Understanding the Odds of Getting a Refund From Uber

vector graphic displaying money going from phone to wallet to illustrate uber refund process

While refunds are often issued as credits to your Uber account, you may receive cash back if you can prove a wrongful charge, like an incorrect cancellation fee.

The refund process can vary: it might be immediate or take up to a week, but typically, it takes about three to five days.

Remember, a refund is not always guaranteed but proving your case helps.

When to Report Fraud to Uber

In the event of suspected fraud on your Uber account, it’s crucial to take appropriate measures before reporting.

First, check for any charges for rides you didn’t request.

If you find such a charge and neither friends nor family have used your account, it’s likely fraudulent. Also, if you’re charged for a ride that either didn’t happen or was taken by someone else, consider it fraudulent.

Monitor any temporary charges. These are often authorization holds which Uber will remove. If such charges remain, they may be fraudulent and should be reported to Uber.

Pay attention to double charges too; if they aren’t corrected within five days, report them.

It’s important to report to Uber and your credit card company if your account has unrequested trip charges or shows suspicious activity. As an added measure of security, change your Uber password to secure your account against further fraudulent incidents.

Protect Yourself With Uber’s “Verify Your Ride” Feature

To enhance your safety and ensure you’re getting into the correct Uber vehicle, I suggest taking the time to set up the “Verify Your Ride” feature. This feature, which uses PIN verification to confirm ride and order details, offers added security for Uber users.

Once you opt for this feature and request a ride, Uber provides you with a unique four-digit PIN.

Before entering the vehicle, you will share this PIN with the driver. The legitimate driver will then confirm the PIN by entering it into their Uber app, verifying that they are indeed the correct driver for your ride.

To enable the “Verify Your Ride” feature, navigate to your settings in the Uber app, select “Verify Your Ride,” and then adjust the Use PIN section to activate it according to your preferences.

This simple step can significantly increase your safety during Uber rides.

You can activate it for all your rides or specify its use for nighttime rides only, typically between 9 PM and 6 AM in your local time zone.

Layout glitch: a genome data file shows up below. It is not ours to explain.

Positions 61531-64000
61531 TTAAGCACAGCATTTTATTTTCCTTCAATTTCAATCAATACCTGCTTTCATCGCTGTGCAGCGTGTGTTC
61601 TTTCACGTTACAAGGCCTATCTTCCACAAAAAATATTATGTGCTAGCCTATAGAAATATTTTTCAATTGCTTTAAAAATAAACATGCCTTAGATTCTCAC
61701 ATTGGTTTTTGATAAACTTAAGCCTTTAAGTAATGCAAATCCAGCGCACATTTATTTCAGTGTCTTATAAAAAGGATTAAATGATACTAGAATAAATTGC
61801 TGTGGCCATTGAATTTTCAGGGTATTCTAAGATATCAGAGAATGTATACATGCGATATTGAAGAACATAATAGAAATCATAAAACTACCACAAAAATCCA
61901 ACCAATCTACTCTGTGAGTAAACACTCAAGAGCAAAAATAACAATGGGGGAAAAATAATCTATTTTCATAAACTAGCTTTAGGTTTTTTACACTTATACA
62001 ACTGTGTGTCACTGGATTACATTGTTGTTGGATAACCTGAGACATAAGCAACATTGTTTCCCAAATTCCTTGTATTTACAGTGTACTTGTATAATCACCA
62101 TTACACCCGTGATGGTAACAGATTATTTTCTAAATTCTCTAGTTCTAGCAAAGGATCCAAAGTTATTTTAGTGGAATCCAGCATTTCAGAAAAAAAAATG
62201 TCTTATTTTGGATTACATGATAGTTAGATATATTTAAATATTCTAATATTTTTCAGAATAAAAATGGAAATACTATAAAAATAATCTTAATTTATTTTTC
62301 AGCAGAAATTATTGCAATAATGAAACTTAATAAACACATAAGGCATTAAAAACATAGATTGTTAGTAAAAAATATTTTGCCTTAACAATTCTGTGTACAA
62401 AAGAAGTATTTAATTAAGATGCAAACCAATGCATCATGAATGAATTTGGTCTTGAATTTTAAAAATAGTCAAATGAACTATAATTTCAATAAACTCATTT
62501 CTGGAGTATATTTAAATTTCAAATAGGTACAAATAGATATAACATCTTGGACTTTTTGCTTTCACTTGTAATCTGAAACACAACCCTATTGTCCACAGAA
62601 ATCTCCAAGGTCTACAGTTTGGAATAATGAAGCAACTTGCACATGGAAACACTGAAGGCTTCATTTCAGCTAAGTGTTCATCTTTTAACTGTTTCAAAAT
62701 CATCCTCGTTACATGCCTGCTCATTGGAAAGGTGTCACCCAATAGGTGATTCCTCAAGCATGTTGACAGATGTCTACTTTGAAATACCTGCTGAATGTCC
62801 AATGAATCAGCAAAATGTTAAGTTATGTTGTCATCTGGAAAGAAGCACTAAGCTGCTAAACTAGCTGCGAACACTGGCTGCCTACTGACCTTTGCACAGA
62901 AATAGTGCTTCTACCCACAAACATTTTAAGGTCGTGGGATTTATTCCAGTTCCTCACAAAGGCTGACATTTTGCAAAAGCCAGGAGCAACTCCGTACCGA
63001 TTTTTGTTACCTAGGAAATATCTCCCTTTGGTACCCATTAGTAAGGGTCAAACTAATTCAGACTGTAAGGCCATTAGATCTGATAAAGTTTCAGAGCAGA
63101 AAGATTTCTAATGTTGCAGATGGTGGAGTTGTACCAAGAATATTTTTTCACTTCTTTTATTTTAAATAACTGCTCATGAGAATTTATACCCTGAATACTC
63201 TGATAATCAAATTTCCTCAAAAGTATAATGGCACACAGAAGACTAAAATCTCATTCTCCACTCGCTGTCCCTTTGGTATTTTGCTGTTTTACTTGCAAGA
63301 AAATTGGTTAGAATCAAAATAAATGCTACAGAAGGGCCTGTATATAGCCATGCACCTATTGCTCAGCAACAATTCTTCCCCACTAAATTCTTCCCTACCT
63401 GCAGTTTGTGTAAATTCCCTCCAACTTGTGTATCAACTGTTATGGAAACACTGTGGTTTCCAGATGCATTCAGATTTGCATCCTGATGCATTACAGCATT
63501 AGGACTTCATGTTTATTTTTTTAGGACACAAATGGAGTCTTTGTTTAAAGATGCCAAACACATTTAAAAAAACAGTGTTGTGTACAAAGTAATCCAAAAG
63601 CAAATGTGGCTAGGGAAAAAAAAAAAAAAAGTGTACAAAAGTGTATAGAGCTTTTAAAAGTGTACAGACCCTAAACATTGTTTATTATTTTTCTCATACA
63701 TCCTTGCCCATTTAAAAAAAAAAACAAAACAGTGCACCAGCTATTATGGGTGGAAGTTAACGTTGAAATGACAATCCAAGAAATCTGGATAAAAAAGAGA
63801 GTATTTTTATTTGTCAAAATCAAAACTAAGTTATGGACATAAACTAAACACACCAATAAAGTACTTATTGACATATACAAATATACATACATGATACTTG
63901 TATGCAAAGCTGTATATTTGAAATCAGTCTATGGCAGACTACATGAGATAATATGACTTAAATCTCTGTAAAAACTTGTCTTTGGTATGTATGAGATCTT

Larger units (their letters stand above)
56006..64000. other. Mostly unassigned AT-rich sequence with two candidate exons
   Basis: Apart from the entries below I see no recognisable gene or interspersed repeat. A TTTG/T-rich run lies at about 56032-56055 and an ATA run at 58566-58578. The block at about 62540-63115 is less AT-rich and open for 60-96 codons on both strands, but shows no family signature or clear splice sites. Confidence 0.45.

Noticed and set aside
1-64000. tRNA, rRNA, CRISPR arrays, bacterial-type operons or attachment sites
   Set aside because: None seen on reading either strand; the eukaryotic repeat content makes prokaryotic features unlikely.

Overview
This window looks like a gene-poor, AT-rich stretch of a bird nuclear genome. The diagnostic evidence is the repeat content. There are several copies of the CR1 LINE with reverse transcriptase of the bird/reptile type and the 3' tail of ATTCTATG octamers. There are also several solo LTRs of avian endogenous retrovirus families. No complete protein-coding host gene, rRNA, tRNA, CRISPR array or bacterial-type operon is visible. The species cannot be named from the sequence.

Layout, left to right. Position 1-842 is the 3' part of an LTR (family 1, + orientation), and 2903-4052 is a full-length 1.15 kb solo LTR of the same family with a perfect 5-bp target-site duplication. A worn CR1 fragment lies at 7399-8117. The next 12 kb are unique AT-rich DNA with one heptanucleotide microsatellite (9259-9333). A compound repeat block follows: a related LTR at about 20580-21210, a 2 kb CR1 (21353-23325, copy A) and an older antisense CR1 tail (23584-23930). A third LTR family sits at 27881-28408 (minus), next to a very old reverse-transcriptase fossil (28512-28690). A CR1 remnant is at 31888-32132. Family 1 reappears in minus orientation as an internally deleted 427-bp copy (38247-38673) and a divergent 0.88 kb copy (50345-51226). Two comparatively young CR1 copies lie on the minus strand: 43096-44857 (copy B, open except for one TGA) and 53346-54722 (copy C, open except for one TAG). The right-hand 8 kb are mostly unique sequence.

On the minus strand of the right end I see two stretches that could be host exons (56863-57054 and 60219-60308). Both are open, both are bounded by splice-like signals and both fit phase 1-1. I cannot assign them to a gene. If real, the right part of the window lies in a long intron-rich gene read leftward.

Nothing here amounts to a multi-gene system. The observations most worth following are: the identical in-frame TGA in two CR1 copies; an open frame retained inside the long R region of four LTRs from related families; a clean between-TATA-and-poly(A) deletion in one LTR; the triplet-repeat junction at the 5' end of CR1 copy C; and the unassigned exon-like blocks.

Related: Is Uber safe? Learn about all the safety features Uber offers riders and drivers.

Frequently Asked Questions

Can Uber be hacked?

Yes, your Uber account can get hacked. If you believe someone else has been using your Uber account or you find something suspicious on the mobile app, such as rides you didn’t request, then you’ll need to reset your password and report the potential hack.

As a note, this is different from an Uber free ride hack, which gets you free or discounted Uber rides.

Does Uber automatically charge your card?

Yes, Uber automatically charges your credit card once you complete a ride. The fare is calculated upon reaching your destination and is immediately applied to the payment method you’ve set up on the Uber platform.

What do I do if an Uber I called never shows up?

If your Uber driver doesn’t arrive as expected, first try texting them your exact address in case there was a mistake.

If they still don’t show up, call them for clarification. Offer directions if the driver is lost, as their GPS might be malfunctioning.

If they fail to arrive and don’t cancel the ride, reach out to Uber support for assistance.

How do I avoid Uber charges?

To avoid extra Uber charges, cancel your ride within two minutes of making a request to dodge the cancellation fee.

Additionally, be prompt and enter the Uber vehicle within three minutes of its arrival to avoid extra charges, which are typically $0.10 per minute.

Lastly, maintain cleanliness in the car to prevent being charged a cleaning fee for any spills or messes.

Wrapping Up

To ensure your extra charge isn’t fraudulent, you’ll need to check whether the charge is due to a cancellation fee, cleaning fee, or a temporary authorization hold. You might want to ask your friends or family if they used your account to get an Uber ride.

However, if the charge does look suspicious and fraudulent, you’ll need to report it to Uber representatives. Before you know it, you’ll get that refund you seek.

1 thought on “Uber Charged Me For A Ride I Didn’t Take: What Should I Do?”

  1. What if you do not, and have never had, an Uber account?
    Our card got charged with an Uber ride, even though we never entered the card on any ridesharing app, and don’t have any Uber account. Because we’ve never used Uber, we know it must be fraudulent.
    Your guide involves opening the app (which we don’t have) and logging in to view the “My Trips” page, and reporting a problem with the trip on your account (which we can’t do).
    Uber Support requires you to log in before you can report fraud, or apparently anything else, to them. Even if you don’t have a login.
    This seems recursively bad.